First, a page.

Bungling ex-millenium Dome robber Ray Betson botched a cash depot raid by breaking down the wrong wall!
Betson, 52, of Clifton Crescent, Folkestone, targeted the Loomis cash depot in Mark Way, Swanley, in the early hours of Friday 23 March 2012.
Just before 5am a heavy-duty digger, which had been stolen, was driven into the outside wall of the depot in a bid to knock it over and allow the offenders to gain internal access.
The digger rammed the wall a number of times before one of the robbers, who were armed with baseball bats and white sacks, climbed over the rubble only to find an empty room. The group then entered a nearby empty warehouse only to find it was empty too.
Less than a minute later, the offenders ran off empty handed.
Police later discovered an abandoned Mitsubishi 4x4 in a field which had become grounded on a dip, but inside they found a two-way radio, a baseball bat and large white bags.
In a nearby bush, a balaclava, a snood and a running stopwatch were also found allowing officers to calculate the time on the stopwatch and link it to the attempted robbery.
DNA gathered from the snood and the balaclava provided a near perfect match to Betson – there was less than one in a billion chance it could match anyone else.
Betson wanted to make a lot of money quickly and was significantly involved in this botched robbery.
‘The attempt displayed a level of violence, planning and organisation with the use of a digger, weapons such as baseball bats and a getaway vehicle.
‘But what went from an armed robbery quickly turned into a farce because they knocked down the wrong wall, then searched an empty warehouse and managed to render the getaway vehicle useless as they fled the scene, discarding equipment nearby.
Betson had been previously convicted for his part in the Millennium Dome robbery in November 2000.
– Rob Haines, from the Kent and Essex Serious Crime Directorate
A bungling robber who failed to break into a cash depot in Kent when he attacked the wrong wall with a JCB has been given a 13 year sentence today.
The 52-year-old tried to break into the Swanley cash depot only months after being released from jail for being the notorious ring leader of the Millenium Dome Raiders-the gang that planned to steal £200 million pounds worth of diamonds from the Millenium Dome, now called the O2.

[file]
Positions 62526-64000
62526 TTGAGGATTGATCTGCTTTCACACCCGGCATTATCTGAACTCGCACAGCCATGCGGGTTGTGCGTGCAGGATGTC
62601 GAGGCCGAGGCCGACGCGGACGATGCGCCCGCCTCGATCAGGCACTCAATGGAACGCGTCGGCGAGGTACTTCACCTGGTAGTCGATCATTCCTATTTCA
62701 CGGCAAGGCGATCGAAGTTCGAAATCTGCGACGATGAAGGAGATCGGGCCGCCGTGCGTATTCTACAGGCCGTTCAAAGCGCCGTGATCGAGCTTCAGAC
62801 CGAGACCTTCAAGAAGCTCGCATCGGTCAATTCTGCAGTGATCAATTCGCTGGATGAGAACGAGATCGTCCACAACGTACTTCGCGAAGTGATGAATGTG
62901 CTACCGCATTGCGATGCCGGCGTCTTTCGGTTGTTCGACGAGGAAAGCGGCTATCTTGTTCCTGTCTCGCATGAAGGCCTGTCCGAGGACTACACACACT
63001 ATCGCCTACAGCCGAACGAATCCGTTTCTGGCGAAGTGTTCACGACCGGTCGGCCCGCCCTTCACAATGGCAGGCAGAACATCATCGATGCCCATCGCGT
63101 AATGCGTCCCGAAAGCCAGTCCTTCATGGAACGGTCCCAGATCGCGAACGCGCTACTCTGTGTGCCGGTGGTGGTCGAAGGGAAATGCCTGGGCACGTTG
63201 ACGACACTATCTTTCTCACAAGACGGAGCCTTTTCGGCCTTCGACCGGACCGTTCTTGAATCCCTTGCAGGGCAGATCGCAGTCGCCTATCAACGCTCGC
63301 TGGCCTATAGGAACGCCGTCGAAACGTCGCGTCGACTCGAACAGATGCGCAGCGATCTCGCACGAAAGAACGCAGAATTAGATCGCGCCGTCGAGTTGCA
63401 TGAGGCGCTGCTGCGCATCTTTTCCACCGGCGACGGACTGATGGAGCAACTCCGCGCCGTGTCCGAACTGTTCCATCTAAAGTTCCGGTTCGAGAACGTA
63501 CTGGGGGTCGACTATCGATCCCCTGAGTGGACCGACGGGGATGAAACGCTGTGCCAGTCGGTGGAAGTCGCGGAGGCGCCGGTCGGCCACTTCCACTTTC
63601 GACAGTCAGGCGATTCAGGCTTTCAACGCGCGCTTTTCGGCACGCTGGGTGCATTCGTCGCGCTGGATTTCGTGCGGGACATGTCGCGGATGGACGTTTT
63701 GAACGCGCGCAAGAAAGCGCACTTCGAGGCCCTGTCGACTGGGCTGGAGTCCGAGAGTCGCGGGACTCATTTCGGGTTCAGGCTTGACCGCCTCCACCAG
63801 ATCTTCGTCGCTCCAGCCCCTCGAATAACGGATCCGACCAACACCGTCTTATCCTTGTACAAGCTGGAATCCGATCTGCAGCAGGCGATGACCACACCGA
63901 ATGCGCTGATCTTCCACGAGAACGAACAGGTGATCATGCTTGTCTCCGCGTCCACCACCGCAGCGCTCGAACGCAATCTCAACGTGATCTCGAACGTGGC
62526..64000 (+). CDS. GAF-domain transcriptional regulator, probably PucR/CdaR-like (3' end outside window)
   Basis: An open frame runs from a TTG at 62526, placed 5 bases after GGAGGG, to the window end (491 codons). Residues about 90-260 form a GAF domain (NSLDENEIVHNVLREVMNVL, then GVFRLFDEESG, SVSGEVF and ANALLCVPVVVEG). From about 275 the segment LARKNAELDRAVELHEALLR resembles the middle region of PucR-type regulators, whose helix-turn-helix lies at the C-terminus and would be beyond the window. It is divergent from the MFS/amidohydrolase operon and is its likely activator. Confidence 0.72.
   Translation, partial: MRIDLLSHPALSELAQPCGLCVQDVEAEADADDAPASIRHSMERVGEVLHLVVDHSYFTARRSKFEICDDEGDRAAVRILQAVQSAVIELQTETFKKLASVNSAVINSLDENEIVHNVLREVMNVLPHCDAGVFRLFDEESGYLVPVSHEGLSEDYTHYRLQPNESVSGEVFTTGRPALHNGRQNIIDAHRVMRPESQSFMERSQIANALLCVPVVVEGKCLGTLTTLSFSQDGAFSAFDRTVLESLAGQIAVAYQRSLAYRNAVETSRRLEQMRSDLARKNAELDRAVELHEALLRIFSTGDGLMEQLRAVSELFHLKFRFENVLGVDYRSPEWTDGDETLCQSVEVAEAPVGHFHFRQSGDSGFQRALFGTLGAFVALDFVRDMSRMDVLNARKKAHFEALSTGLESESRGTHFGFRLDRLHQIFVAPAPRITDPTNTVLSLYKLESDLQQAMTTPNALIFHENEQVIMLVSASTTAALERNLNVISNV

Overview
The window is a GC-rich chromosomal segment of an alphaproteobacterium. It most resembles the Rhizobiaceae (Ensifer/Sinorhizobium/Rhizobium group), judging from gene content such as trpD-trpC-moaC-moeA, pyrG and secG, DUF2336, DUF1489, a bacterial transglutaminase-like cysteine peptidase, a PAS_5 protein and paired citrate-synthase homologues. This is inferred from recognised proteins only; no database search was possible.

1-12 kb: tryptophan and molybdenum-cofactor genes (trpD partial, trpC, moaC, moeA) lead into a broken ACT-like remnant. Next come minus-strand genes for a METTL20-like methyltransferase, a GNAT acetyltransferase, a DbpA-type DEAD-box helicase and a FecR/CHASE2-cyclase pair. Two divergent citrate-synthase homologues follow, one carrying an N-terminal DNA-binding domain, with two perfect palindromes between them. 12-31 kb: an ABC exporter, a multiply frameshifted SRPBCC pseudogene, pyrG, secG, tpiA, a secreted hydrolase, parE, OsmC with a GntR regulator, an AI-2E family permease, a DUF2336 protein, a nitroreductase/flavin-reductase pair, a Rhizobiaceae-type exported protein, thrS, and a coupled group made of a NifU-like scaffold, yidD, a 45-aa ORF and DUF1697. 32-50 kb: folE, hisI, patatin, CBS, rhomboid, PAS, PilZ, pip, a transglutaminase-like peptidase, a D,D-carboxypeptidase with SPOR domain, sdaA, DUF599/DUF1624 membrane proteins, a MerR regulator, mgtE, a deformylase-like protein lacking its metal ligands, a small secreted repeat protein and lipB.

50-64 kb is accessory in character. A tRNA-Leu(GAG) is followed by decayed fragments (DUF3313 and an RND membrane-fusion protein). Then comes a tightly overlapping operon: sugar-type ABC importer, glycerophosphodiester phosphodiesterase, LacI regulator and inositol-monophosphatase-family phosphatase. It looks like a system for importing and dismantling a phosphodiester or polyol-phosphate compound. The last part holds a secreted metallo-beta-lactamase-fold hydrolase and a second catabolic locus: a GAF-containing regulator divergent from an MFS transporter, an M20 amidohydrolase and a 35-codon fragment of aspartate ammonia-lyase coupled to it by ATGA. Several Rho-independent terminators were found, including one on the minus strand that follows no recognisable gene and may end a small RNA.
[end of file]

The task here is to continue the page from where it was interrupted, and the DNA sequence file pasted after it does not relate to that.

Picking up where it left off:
Bungling robber Ray Betson has been given a 13 year sentence today after his attempt to rob a multi-million pound cash depot in Swanley failed when he knocked down the wrong wall with a digger
Betson will only serve 6-7 years in prison the rest of the time he will be on licence in the community.
He tried to break into the Swanley cash depot only months after being released jail for being the notorious ring leader of the Dome Raiders - the gang that planned to steal £200 million pounds worth of diamonds from the Millenium Dome, now called the O2.
The Dome Raiders planned to go down in history as the robbers who would pull off the biggest and most audacious robbery of the Millennium. An old fashioned smash-and-grab at a diamond exhibition in the Dome.
They boasted they would never be caught and prided themselves on their meticulous planning to keep them one step ahead of the law, using state of the art technology, anti-surveillance devices and had seemingly limitless funds for a sophisticated, military-styled operation which would reap a multi-million pound reward.
Ringleader Betson claimed they were not intending to hurt anyone when they smashed through the Dome entrance at high speed on a converted JCB digger dressed as terrorists with sledgehammers, ammonia and smoke grenades.
When they were caught red-handed they could not accept they had been simply out-manoeuvred by the Flying Squad.
At the trial one of the gang ruefully put it: "We would have got away with it but for the fact there were 140 police waiting for us."
Kent's Police Commissioner Ann Barnes is tonight pledging to stand by the teenager she appointed last week as her youth expert after it was revealed the youngster had used Twitter to send messsages about drinking, drugs and sex.
Seventeen-year-old Paris Brown made a tearful apology for the tweets which were sent nearly two years ago. They have both been speaking to Iain McBride
Kent's first Youth Police and Crime Commissioner Paris Brown,17, has apologised for writing tweets that were inappropriate. A Sunday paper accused her of writing messages on Twitter that were racist and homophobic, as well as offensive messages about drugs and drinking.
The teenager said that some of the messages had been taken out of context, that they were written some time ago, and that she was sorry if she had offended anyone.